Peer Pressure in Decision Making


Social Influence

Society has influences on the decisions we make as individuals

“The average man is a conformist, accepting miseries and disasters with the stoicism of a cow standing in the rain.” ~Colin Wilson

Human beings are social creatures who rely on the opinions of others to aid in their decision making. Think of Stanley Milgram’s experiments regarding obedience to authority. There are many ways in which peer-to-peer interactions affect the ways in which we function, but compliance and conformity are two fairly major causes of social influence.

There are 3 main goals that individuals have in the long term:

  • Accuracy – in that individuals seek practical, consistent actions that are reproducible, through the information they already have and the actions that they do. Think of it as a need to achieve goals effectively and with the greatest perceived reward.
  • Affiliation – in that individuals seek gratification that their actions ingratiate them with other individuals. Think of it as a need to create social relationships with others in a meaningful, maintainable manner.
  • Maintenance of a Positive Self-Impression – in that people have a constant want to increase their own self-awareness so that they can feel better about themselves. Think of it as a need to behave in a manner that boosts their pre-existing self image – through action, statement, belief etc.

There are a number of things that impact the choices we make – social norms, how much we like the people who’ve suggested the choice, how much we see the decision as a consensus, how much social approval we’re going to get etc. Think about the decisions you’ve made today – even something as small as what you wore will have been impacted by the social opinions of others. We elect not to stand out, and we elect to agree with what everyone else does.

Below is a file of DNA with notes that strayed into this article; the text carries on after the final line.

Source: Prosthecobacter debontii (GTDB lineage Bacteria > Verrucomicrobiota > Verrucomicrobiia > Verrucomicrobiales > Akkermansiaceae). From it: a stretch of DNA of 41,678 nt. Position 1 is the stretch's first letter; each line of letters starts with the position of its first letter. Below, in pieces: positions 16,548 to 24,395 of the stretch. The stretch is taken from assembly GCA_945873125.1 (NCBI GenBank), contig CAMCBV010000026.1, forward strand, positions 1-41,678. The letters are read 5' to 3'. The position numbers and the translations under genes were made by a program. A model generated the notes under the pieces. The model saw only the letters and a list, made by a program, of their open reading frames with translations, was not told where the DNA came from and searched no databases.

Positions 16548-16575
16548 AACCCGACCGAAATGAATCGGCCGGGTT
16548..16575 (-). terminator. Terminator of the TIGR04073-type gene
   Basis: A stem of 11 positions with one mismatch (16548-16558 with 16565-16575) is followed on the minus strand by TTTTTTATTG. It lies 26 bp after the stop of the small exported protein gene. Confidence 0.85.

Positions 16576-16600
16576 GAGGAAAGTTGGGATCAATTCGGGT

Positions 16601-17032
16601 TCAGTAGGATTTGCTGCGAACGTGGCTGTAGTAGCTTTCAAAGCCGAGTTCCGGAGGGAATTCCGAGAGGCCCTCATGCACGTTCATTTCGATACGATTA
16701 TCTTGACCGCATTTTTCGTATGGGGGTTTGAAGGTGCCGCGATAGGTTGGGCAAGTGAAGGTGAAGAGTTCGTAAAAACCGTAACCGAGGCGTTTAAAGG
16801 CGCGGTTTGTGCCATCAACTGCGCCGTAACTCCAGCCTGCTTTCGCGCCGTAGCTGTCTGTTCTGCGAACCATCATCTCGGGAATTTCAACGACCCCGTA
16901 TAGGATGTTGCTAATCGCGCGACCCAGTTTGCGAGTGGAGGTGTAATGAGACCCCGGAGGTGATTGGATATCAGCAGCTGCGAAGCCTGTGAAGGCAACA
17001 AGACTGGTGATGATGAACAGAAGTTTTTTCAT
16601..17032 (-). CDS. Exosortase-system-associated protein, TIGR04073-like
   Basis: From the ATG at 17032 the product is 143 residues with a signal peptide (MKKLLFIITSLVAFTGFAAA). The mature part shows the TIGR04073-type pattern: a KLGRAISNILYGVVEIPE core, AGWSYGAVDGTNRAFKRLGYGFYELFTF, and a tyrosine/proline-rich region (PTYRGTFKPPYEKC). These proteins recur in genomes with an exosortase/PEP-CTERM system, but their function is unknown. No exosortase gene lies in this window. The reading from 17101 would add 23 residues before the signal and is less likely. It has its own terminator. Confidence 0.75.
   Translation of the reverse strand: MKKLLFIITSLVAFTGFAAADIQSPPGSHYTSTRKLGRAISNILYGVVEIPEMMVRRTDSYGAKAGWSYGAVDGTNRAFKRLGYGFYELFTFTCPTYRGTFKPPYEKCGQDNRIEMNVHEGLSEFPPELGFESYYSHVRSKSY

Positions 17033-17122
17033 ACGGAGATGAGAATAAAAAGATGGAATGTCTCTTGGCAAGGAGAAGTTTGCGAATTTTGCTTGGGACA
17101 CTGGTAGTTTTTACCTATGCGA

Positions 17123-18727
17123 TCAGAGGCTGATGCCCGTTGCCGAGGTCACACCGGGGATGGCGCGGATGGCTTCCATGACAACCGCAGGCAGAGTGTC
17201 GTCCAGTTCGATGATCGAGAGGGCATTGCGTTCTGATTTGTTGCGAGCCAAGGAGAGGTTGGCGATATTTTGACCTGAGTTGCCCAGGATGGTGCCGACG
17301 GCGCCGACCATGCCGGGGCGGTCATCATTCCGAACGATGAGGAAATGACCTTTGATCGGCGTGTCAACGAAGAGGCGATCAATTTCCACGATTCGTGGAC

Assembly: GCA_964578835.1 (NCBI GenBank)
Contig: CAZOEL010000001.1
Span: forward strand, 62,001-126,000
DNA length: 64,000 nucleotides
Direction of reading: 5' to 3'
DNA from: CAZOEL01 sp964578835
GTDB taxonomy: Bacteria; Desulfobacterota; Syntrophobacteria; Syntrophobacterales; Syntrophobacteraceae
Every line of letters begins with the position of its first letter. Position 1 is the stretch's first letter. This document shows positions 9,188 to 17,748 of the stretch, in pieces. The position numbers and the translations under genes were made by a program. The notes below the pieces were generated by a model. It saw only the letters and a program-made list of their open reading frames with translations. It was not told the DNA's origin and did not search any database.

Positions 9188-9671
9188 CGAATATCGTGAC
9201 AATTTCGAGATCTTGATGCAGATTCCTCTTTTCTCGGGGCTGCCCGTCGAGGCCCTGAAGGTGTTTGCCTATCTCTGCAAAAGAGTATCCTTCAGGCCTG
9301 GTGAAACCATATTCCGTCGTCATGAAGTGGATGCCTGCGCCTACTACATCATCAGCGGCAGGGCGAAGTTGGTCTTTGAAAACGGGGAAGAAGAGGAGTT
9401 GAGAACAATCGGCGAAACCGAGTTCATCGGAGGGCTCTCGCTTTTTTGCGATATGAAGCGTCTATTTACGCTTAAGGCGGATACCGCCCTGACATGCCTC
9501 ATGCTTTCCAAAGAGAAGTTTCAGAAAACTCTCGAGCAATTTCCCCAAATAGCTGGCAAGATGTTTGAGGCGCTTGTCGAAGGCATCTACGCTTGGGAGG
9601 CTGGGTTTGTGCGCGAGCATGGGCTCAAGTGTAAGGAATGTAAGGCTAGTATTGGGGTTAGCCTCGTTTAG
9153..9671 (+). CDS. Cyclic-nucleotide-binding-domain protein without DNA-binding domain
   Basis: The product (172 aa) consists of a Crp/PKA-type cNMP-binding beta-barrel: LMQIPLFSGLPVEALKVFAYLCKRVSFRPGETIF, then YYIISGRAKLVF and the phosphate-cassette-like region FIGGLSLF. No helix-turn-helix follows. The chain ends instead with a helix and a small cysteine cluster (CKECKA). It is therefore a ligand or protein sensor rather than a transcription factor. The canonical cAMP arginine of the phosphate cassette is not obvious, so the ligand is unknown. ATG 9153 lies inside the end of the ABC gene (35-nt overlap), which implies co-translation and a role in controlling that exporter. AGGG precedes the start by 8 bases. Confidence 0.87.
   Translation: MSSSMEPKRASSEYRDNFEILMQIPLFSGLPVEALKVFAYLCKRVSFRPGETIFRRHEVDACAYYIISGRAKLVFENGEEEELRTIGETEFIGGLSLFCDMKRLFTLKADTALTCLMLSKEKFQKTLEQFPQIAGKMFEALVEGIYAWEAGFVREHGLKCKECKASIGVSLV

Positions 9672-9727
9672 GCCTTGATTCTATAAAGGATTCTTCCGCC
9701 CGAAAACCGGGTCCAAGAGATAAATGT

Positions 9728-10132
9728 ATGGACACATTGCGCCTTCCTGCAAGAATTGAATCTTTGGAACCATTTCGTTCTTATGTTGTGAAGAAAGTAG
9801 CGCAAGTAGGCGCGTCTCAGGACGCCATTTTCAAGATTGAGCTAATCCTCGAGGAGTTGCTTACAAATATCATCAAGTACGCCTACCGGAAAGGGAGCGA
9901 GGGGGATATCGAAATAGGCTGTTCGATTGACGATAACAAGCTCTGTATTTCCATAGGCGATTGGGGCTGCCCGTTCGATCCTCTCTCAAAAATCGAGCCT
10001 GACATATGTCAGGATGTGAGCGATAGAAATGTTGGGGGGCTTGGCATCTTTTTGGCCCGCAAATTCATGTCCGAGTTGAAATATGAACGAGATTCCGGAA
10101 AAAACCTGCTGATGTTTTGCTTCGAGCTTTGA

To change societies opinion, we must bring options that don’t go against what the “tribe” want. Options that run in parallel to pre-existing ideas, that people can take on without standing out are most likely to cause changes in societies behaviours.

What do you think? Can you see these factors affecting the decisions you make on a day to day basis?

“New opinions are always suspected, and usually opposed, without any other reason but because they are not already common.” ~John Locke, An Essay Concerning Human Understanding


Cialdini, R. B., & Goldstein, N. J. (2004). Social influence: Compliance and Conformity. Annual Review Pschology, 55, 591-621.

2 comments so far

  1. djasudasen on

    I find peer pressure an extremely interesting issue and I am quite aware that it is not something we leave behind in high-school.

    I recently returned to Australia after living in Singapore for 3 years. I am familiar with both cultures and feel like I have stepped out of one life, with its own social network and norms, into another life with a different group of friends and different social pressures.

    My life in Singapore was very social – lots of parties with which came drinking and smoking. I am a non-smoker but in my social circle, there is only one other non-smoker. The health issues surrounding the habit are enough to put me off. About a month before leaving Singapore, I found myself enjoying a cigarette or two on a night out. My excuse was, I’m moving to Australia soon so there is no way I will develop a habit.

    Arriving in a new country is stressful no matter how familiar your surroundings are. After a hectic day setting up bank accounts, phone lines, trying to find a place to live and so on, I found myself wanting a cigarette. Had I been in Singapore, I would not have questioned the decision to smoke. Being in Perth, there was no way I would touch a filthy cigarette. What if someone saw me? None of my friends in Perth smoke. What if they smelt it on me? Not acceptable!

    • osullivankate on

      I think that what you say about having “stepped out of one life…into another life” is really valid in this regard. What happens to our decision making processes when different groups of our friends have different sets of values etc, and hence we are stuck between opposing social norms?

      An example of this from my personal experience would be the decision to do OcSober last year – I didn’t drink for a month to raise money for charity. In that month I felt pressure from my actively alcoholic friends, but also the pressure to do right by those who had already donated money to the cause.

      It’s hard, but it’s interesting which pressures we prioritise.

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